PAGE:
The 2020 Mid-Year Economic Update_long

Forecast: Economy Should Gradually Improve Through End of Year

Despite a soft first quarter, the U.S. economy should gradually improve through the end of the year, according to the Manufacturers Alliance/MAPI Quarterly Industrial Outlook, a report that analyzes 27 major industries.


Manufacturing industrial production expanded at a 0.9 percent annual rate in the first quarter 2007, but the MAPI forecast envisions an improved 3 percent growth rate in the second quarter.&nbsp ; For the year as a whole, though, the report predicts that manufacturing production growth will decelerate from the 4.7 percent recorded in 2006 to 2.1 percent growth in 2007, before rebounding to 3.3 percent growth in 2008.

The manufacturing inventory correction is over, the inexplicable decline in exports has passed, the January 1, 2007, EPA diesel ...

Despite a soft first quarter, the U.S. economy should gradually improve through the end of the year, according to the Manufacturers Alliance/MAPI Quarterly Industrial Outlook, a report that analyzes 27 major industries.

Manufacturing industrial production expanded at a 0.9 percent annual rate in the first quarter 2007, but the MAPI forecast envisions an improved 3 percent growth rate in the second quarter.&nbsp ; For the year as a whole, though, the report predicts that manufacturing production growth will decelerate from the 4.7 percent recorded in 2006 to 2.1 percent growth in 2007, before rebounding to 3.3 percent growth in 2008.

The manufacturing inventory correction is over, the inexplicable decline in exports has passed, the January 1, 2007, EPA diesel engine emissions regulation is in effect, and the worst of the housing collapse has occurred,” said Daniel J. Meckstroth, Manufacturers Alliance/MAPI chief economist and author of the analysis. “As long as the general economic expansion continues, conditions in manufacturing will improve.

In a sign that manufacturing leveled off in the early part of 2007, first quarter figures show that 16 of the 27 industries tracked in the report had inflation-adjusted new orders or production above the level of one year ago, down from 18 industries that reported growth in the previous quarter.&nbsp ; &nbsp ;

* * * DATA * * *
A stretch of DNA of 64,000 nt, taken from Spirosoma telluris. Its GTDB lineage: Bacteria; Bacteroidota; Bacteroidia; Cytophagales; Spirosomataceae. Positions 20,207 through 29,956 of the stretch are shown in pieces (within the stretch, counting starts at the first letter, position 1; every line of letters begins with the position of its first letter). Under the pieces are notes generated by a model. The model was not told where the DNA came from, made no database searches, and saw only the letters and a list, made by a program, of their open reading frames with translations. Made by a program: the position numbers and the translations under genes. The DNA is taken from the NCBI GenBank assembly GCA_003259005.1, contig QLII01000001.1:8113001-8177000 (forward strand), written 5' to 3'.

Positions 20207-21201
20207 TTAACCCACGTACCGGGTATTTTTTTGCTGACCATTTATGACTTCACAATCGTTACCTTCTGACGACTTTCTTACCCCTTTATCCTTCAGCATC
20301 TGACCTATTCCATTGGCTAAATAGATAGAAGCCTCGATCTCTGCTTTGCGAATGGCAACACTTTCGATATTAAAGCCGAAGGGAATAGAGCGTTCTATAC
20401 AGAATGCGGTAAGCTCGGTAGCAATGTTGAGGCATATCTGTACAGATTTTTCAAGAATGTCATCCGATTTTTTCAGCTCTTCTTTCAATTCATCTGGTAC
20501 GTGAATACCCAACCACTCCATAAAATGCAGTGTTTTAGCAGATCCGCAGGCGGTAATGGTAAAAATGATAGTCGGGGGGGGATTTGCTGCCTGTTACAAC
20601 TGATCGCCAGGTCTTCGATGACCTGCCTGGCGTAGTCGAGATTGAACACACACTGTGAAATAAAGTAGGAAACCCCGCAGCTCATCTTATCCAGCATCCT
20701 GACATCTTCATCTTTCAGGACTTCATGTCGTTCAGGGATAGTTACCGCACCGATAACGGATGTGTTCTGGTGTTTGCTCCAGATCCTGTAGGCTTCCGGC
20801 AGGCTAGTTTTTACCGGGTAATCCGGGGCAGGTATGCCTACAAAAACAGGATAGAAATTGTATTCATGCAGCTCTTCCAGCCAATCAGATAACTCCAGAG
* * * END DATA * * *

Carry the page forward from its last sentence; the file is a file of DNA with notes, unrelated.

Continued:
While no sector group distinguished itself as an economic leader, a number of individual industries showed strong double-digit year-over-year growth, including communications equipment (20 percent); navigation, measuring, electromedical, and control instruments (17 percent); aerospace products and parts (14 percent); and industrial machinery (14 percent).

Consumer-oriented industries remain the weakest industrial sector, with housing activity plummeting by 31 percent in first quarter 2007.&nbsp ; In the equipment industry, ventilation, heating, air conditioning, and commercial refrigeration equipment declined by 11 percent.

Meckstroth concludes that six industries are in the accelerating growth (recovery) phase of the business cycle; 11 are in the decelerating growth (expansion) phase; five industries appear to be in the accelerating decline (either early recession or mid-recession) phase; and five are in the decelerating decline (late recession or very mild recession) phase of the cycle.

The report also offers economic forecasts for 24 of the 27 industries for 2007 and 2008.&nbsp ;
The MAPI forecast series predicts aerospace products and parts as the one industry to see double-digit growth in both 2007 and 2008, with expected growth each year of 14 percent. &nbsp ;

MAPI envisions two other industries to see double-digit growth in at least one of these years.&nbsp ; Communications equipment should continue its strong showing in 2007, with anticipated growth of 17 percent, followed by 9 percent growth in 2008.&nbsp ; Mining, oil, and gas field machinery is forecast to grow by 5 percent in 2007 and by a robust 12 percent in 2008.

Two industries are forecast to have negative change in both 2007 and in 2008.&nbsp ; Construction machinery could decline by 9 percent in 2007 and by 1 percent in 2008, while the household appliance industry is forecast to decline by 9 percent and by 3 percent, respectively.

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